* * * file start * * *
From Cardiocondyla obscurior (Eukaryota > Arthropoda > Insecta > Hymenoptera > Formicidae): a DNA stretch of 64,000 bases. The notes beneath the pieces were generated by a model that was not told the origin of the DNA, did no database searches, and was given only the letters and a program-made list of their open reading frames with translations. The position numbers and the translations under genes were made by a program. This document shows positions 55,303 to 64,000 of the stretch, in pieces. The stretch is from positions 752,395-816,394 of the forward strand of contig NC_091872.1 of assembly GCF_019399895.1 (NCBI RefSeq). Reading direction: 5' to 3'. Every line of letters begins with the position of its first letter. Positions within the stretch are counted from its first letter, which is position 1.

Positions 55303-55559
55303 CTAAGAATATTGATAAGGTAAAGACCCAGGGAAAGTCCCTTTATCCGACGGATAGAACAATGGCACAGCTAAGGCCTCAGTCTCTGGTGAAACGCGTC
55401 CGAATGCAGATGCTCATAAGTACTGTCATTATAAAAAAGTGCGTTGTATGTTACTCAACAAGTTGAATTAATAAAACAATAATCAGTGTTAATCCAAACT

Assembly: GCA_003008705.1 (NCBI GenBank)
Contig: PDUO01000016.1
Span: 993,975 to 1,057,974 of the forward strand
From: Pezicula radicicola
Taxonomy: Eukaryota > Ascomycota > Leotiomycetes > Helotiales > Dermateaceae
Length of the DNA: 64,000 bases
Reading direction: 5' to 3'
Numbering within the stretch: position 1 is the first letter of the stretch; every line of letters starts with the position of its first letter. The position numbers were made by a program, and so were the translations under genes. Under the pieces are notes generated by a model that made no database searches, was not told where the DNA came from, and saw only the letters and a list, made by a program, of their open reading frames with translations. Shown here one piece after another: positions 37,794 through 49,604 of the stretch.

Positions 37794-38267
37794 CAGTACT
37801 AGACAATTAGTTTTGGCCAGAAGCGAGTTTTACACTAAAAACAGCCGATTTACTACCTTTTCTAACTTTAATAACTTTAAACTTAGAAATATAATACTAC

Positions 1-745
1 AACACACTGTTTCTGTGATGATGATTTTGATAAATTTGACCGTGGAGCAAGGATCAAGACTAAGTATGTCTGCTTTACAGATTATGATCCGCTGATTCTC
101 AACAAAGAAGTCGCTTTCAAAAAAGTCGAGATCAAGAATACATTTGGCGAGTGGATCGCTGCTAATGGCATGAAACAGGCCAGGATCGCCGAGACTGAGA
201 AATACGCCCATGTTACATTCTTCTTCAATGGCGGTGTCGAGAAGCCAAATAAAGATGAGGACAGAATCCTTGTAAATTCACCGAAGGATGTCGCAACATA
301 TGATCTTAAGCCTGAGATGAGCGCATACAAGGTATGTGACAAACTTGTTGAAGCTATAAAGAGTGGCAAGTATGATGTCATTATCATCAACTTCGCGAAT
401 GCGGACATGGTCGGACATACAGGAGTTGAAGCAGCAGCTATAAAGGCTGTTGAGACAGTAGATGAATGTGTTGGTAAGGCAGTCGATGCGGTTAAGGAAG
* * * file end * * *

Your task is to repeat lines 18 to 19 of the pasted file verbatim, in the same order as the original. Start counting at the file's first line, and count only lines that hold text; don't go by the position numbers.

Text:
101 AACAAAGAAGTCGCTTTCAAAAAAGTCGAGATCAAGAATACATTTGGCGAGTGGATCGCTGCTAATGGCATGAAACAGGCCAGGATCGCCGAGACTGAGA
201 AATACGCCCATGTTACATTCTTCTTCAATGGCGGTGTCGAGAAGCCAAATAAAGATGAGGACAGAATCCTTGTAAATTCACCGAAGGATGTCGCAACATA